Health benefits: Lemon Balm is a calming and cheering herb. it is gently sedative to the mind and body, helping you to relax and unwind, and if you are feeling low, it will help raise your spirits and encourage you 'to take heart'. Unsurprisingly therefore, it is good for palpitations and other symptoms that arise when one is under stress. Lemon Balm is in short, a 'balm' to make use of whenever life is becoming more than can be coped with.
As well as this emotionally calming effect Lemon Balm has a number of other important uses. It has constituents in it which are anti-viral, helping against cold sores and feverish conditions. It also soothes the digestion especially where digestive problems are caused by stress and emotional upset - take Lemon Balm regularly for indigestion and acidity.
Lastly, Lemon Balm's sedative action on the body and mind makes it a very useful night time drink. Slightly stronger than Chamomile, it is often all that is needed to help through a patch of disturbed sleep.

History and Folklore: Lemon Balm has always been thought of as a revivifying herb. 'The London Dispensary' (1996) says; "An essence of Balm given every morning will renew youth, strengthen the brain, relieve languishing nature and prevent baldness"! Lemon Balm flowers are loved by bees, and its Latin name Melissa comes from the Greek word for 'bee'.


Part used as a tea: Flower heads - whole or crumbled.

How to make it: As a pleasant drink you can use a tea bag or a teaspoonful of the flower heads to a cup and make it in an open cup. However, for its medicinal virtues make Chamomile tea in a teapot or put a saucer on top of your cup while it brews. In this case use two teabags per cup, or a heaped teaspoonful of dried flowers. Allow to stand for 5-10 minutes.

How much to use: Use the quantities per cup as explained above, and take a maximum of 8 teabags, or 4 heaped teaspoons per day. Chamomile is very safe, has no known side effects, and is suitable as a herbal tea for young children.

Flavour and taste: Chamomile is not to everyone's taste, but if you have only ever have had a cup made from a single teabag it is worth trying a cup made from two teabags or a heaped teaspoonful of flower heads. This has a much more interesting apple flavour and is not insipid. To get the full flavour make sure you let the tea brew long enough.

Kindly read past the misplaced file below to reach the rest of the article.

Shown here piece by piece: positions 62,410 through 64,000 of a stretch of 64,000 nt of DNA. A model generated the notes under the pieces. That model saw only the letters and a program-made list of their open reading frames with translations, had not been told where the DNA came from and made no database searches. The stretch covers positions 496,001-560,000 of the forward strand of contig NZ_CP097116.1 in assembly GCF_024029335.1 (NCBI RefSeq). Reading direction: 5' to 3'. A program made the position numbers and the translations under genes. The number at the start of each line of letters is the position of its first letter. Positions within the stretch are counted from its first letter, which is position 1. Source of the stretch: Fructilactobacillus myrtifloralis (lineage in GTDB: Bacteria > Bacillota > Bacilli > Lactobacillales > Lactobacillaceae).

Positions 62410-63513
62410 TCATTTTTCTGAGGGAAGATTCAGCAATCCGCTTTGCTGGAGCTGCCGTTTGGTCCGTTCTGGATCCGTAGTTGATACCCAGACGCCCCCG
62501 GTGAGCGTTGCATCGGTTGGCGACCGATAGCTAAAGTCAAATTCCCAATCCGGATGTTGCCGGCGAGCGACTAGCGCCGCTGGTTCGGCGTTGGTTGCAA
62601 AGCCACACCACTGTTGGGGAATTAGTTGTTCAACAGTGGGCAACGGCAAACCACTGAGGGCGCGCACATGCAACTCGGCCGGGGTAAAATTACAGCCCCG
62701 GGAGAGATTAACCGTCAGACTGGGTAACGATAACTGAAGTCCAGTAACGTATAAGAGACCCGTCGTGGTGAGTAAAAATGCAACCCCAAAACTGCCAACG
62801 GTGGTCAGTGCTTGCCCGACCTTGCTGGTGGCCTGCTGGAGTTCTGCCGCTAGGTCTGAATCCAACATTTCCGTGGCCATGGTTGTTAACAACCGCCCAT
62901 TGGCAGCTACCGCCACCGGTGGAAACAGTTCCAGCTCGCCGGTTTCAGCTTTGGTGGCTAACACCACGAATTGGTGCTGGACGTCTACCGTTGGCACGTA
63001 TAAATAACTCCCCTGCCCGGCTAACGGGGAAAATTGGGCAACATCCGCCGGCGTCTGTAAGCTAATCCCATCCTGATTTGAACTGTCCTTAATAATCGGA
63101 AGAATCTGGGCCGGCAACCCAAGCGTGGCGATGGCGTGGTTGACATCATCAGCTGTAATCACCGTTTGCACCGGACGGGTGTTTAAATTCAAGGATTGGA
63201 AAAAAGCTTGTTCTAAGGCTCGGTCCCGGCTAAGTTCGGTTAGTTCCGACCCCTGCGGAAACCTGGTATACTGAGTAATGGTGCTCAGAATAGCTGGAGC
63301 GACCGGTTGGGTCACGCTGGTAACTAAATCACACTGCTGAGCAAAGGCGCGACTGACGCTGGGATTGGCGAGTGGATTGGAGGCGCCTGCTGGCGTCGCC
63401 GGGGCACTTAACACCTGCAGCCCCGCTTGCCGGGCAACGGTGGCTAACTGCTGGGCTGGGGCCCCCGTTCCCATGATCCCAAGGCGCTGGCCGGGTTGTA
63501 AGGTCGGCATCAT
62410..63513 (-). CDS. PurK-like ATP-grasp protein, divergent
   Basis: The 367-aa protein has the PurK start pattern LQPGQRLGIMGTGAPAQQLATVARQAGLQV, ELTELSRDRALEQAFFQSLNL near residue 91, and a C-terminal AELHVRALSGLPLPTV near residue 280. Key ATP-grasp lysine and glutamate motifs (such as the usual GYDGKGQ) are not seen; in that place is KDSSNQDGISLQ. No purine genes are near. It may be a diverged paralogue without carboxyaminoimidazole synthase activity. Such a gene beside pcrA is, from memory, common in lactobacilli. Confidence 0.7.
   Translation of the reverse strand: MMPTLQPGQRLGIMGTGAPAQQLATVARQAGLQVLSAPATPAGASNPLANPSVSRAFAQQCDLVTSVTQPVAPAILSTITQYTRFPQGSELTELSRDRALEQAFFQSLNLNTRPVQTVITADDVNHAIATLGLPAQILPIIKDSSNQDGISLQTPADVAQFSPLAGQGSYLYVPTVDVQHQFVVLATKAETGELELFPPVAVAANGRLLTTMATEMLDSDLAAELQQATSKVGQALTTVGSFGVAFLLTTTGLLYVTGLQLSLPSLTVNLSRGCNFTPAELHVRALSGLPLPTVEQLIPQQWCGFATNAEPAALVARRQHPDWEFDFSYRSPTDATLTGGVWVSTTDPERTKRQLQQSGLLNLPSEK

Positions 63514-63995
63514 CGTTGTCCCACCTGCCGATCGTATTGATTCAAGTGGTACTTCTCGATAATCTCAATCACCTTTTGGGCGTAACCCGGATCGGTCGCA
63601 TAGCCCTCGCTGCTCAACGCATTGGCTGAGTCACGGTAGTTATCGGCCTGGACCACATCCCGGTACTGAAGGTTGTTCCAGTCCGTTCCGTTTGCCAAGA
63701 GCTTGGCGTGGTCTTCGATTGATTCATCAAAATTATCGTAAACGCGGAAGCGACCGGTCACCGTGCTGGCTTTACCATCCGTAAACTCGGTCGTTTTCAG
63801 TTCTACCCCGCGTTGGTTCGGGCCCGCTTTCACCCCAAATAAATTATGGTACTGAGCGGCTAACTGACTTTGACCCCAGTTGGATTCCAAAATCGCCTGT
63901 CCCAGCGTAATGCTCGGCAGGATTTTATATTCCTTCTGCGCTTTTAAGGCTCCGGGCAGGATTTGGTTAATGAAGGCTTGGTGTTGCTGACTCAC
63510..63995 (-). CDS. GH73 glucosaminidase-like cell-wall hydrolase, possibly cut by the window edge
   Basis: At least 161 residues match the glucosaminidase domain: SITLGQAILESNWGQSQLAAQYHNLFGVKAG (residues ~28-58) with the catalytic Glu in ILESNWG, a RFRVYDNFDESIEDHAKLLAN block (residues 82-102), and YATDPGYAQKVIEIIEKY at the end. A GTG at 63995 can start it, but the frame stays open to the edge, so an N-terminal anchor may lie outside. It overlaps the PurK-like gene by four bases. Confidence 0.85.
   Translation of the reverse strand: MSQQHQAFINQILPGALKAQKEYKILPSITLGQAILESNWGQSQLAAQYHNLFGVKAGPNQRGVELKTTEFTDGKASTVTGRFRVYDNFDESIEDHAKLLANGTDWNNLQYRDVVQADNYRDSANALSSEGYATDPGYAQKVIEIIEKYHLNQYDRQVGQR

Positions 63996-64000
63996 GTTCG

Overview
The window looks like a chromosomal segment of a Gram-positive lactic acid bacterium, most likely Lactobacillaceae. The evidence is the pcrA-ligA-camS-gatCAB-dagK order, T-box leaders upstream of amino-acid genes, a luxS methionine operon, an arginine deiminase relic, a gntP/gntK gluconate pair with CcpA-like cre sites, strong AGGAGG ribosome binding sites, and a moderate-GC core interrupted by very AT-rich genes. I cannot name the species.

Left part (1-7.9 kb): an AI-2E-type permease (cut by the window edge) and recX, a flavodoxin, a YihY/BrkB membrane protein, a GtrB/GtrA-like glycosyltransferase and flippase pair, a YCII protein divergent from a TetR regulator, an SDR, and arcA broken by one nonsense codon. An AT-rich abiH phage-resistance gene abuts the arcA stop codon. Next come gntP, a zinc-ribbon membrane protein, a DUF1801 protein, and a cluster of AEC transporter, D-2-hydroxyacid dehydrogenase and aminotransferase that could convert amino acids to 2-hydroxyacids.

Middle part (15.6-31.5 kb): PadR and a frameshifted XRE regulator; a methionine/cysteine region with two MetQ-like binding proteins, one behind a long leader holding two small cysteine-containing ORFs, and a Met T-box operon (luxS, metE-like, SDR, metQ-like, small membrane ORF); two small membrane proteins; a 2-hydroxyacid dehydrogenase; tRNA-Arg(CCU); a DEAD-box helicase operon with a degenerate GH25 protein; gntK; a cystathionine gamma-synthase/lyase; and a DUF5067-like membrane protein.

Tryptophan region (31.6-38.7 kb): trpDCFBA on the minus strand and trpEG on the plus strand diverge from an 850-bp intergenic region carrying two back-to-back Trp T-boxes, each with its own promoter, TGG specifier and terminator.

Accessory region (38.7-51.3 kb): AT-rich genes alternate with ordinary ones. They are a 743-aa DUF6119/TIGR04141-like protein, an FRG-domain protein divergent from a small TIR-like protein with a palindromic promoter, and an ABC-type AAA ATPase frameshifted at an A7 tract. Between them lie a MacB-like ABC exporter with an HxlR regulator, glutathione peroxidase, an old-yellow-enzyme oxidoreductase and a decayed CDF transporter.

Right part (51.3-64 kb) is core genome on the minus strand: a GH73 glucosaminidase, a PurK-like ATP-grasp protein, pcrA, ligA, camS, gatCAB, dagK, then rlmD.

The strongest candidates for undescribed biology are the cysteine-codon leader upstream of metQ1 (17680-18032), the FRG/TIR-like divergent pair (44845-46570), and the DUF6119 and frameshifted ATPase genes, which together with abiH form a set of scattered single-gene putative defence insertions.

Health benefits: Chamomile is known as 'Mother of the Gut' and it would be possible to write a whole book on its health benefits!
If you suffer from digestive weakness or any host of digestive problems - indigestion, heartburn, nausea, wind and so on - Chamomile may well be able to help/ Its sunny flower heads help relax the intestinal muscles so that griping and spasms such as colic are eased. They also gently stimulate the release of digestive juices so that you are ideal tea (ass honey if wanted) for young children and babies suffering from digestive problems. For breastfed babies, Mum should drink the tea and its benefits will be passed on through the milk.
Chamomile has anti-allergenic properties when it is brewed properly i.e. in a closed container. Brew up a strong cup and then inhale to help relieve hay fever symptoms and sneezing. Put it in a bath, or dab on as a lotion, for sore, angry or itchy skin. Use a warm but not hot for its soothing and calming effect helping to relieve to relieve bodily tension and encouraging a good nights sleep - especially in children.

History and Folklore: Women in ancient Rome took Chamomile to relieve period pains, and this is how it got its botanical name - Matricaria. Today there are better herbs for period pains e.g. Cramp Bark, but it can still be as effective as it was 2,000 years ago if taken as a strong tea.